learned: base your game design and game perspective on accessibility first 
(only then on sound), and not on visuals (which has a 
different possibility space with different properties/dimensions than sound).

Mueckenjagd offers a similar problem. In this fly-swatting type game, the 
player control a crosshair in a 2D plane (x,y). The 
crosshair cannot leave this plane and this will bump the edges. When you see 
this in action, the mechanic is very clear. But the 
mechanic is very unclear in just sound alone (when there is no visual plane), 
and it is only enhanced by the minimalistic sound 
design for the bump notification (a beep, of course :( ). It would maybe have 
been better if the designers choose to use a 360 
rotating on 1 or possibly 2 axis.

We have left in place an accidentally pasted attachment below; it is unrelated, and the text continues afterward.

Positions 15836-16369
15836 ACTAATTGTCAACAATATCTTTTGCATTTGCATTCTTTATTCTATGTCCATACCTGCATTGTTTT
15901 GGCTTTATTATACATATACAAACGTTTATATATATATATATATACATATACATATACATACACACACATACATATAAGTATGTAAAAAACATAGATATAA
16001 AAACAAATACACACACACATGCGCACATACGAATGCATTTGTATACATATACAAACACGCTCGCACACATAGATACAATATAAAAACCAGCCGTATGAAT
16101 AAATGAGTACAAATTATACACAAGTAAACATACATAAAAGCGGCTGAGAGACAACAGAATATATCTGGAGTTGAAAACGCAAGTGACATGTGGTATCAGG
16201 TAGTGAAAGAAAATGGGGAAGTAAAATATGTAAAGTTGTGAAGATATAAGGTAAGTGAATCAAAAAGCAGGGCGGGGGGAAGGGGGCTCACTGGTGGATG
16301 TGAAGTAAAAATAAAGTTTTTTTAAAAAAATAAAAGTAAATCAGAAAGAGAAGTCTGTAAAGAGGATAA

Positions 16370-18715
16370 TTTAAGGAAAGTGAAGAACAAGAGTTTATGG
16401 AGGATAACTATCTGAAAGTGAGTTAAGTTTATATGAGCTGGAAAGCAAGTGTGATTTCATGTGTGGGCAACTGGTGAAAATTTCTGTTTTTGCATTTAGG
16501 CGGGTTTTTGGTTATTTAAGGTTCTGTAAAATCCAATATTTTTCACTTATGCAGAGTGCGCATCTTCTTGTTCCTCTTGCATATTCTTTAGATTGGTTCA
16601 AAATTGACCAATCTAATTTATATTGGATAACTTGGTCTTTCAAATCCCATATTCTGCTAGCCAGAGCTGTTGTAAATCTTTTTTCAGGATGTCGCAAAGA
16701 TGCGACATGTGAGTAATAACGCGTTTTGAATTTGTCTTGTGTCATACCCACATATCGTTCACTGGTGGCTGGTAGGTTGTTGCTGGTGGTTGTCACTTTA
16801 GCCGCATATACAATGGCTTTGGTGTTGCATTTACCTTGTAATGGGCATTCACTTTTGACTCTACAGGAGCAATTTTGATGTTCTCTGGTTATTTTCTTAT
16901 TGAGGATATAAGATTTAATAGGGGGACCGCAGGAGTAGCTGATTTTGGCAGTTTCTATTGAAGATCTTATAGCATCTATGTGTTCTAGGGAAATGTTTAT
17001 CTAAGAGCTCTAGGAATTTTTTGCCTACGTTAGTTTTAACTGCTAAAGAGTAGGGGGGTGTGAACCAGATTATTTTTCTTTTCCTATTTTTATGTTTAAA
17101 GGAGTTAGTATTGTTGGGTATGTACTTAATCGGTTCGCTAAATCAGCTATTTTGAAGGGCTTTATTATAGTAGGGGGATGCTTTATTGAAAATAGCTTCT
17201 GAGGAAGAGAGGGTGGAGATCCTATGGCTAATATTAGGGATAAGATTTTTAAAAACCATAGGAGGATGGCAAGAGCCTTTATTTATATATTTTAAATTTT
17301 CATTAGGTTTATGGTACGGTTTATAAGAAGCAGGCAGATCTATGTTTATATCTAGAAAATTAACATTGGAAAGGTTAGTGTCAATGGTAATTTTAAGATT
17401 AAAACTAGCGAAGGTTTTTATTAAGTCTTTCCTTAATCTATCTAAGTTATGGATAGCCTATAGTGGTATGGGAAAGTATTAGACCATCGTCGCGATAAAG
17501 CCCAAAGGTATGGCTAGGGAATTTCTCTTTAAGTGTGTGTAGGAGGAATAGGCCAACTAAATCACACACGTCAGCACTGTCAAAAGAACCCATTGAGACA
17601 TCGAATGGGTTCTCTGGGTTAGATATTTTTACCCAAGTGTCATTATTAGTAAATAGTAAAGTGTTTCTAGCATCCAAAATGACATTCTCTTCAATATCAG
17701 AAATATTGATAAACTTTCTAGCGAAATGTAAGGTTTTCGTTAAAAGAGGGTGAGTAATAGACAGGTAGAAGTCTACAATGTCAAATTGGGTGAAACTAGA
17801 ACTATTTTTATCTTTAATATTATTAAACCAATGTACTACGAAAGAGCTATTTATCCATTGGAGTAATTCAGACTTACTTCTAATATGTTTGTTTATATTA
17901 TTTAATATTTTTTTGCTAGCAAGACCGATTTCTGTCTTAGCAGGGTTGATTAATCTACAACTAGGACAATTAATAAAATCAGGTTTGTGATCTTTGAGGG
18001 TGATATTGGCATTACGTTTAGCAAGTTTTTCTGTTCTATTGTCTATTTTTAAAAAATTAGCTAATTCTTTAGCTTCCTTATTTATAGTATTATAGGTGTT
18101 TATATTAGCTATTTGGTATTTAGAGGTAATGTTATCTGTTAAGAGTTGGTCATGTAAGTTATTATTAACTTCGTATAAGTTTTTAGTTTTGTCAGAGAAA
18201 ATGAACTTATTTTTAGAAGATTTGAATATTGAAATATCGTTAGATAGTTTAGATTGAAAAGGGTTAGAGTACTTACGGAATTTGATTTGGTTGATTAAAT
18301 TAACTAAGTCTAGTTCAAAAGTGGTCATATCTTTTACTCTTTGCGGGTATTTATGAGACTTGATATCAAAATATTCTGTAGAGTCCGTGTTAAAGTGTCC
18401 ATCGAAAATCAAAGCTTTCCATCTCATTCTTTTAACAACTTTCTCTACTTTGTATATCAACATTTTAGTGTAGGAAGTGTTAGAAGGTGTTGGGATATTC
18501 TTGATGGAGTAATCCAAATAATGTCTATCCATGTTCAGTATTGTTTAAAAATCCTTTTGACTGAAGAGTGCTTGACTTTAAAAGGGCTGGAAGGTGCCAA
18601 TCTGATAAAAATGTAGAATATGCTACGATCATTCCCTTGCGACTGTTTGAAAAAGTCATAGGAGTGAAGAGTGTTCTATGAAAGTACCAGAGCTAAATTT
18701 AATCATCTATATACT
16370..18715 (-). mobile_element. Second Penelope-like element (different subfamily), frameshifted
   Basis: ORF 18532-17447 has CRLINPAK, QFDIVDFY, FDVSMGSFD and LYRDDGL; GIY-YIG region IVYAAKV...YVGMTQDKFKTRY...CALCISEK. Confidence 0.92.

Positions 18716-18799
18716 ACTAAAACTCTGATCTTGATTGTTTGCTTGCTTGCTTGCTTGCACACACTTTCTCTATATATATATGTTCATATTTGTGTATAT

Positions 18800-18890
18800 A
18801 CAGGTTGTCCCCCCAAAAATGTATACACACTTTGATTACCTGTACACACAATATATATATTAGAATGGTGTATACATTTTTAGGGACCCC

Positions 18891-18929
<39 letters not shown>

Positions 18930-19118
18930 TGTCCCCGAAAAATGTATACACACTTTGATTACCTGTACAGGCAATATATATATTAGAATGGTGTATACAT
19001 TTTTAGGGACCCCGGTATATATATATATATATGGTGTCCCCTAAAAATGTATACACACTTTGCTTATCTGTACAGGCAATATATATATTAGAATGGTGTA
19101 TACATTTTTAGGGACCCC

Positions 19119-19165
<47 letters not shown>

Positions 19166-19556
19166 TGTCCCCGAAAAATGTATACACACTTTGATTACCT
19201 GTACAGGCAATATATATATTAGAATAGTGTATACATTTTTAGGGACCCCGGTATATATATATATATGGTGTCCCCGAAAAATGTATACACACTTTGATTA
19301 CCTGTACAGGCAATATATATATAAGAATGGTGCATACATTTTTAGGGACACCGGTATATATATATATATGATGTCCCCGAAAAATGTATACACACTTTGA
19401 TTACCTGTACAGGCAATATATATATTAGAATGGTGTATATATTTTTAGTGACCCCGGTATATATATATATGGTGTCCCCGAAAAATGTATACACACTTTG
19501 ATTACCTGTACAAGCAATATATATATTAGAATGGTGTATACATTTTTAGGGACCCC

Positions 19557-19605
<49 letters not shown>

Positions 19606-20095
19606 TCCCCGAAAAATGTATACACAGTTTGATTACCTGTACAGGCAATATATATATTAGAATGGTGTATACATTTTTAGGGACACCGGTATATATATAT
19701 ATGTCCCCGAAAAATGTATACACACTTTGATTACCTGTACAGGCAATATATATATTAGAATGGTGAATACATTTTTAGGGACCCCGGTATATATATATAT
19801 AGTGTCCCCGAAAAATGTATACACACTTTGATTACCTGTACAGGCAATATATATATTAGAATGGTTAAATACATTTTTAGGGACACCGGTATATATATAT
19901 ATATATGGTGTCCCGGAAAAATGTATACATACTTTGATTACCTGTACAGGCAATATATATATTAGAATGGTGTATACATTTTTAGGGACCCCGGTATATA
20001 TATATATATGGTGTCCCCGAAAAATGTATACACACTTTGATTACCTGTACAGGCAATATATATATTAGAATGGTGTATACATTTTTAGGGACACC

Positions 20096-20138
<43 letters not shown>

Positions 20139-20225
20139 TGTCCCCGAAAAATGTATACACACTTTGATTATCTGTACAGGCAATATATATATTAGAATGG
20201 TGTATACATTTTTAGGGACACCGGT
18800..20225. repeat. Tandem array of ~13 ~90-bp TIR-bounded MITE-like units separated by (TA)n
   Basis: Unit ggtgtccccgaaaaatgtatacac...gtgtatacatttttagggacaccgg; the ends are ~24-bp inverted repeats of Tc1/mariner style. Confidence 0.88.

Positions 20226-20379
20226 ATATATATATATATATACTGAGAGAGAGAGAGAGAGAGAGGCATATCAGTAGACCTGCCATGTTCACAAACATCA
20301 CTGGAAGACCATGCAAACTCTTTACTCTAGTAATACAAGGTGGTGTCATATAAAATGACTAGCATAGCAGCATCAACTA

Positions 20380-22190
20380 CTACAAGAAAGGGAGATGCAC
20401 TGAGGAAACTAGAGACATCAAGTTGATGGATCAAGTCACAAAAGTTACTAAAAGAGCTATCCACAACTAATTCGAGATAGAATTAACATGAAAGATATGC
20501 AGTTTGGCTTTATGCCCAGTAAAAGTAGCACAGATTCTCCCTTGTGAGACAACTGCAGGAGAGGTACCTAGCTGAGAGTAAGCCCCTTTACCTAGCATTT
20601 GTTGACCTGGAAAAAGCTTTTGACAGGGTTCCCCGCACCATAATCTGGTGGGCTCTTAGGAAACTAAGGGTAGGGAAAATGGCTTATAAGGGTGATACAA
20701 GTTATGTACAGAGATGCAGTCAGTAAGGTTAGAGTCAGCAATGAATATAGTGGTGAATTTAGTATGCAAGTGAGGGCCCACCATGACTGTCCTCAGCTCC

I've added Sound Voyager as a game with a "good gaming experience to both the 
blind and sighted". Both the visual and auditory 
assets are designed as abstract and it works quite well. When you look at many 
music-driven games, many of the visuals are abstract 
shapes (cubes, squares, lines, triangles, etc) with simple animations enriched 
by nice lighting and special visuals effects. Sound 
Voyager sticks to simple circles and points though, and still remains a fun 
game to experience in both sound and visuals.

Final note: Please know that if you want to dig deeper in making 
blind-accessible video games, that adding imagery includes adding a 
lot of work and expertise. That if you intend to target sighted gamers, that 
you must your visuals should be up-to-date to current 
standards. This doesn't neccesarily mean 3D, though, it may very well be 2D. It 
does mean well-excecuted visual artwork, proper 
animation, a reasonable framerate, etc etc. Don't make the same mistake that 
the non-tripple-A-title-video game industry 
unfortunately still makes  with sound today: don't add the visuals sometime 
later but plan it together with the whole of your game.

Best regards,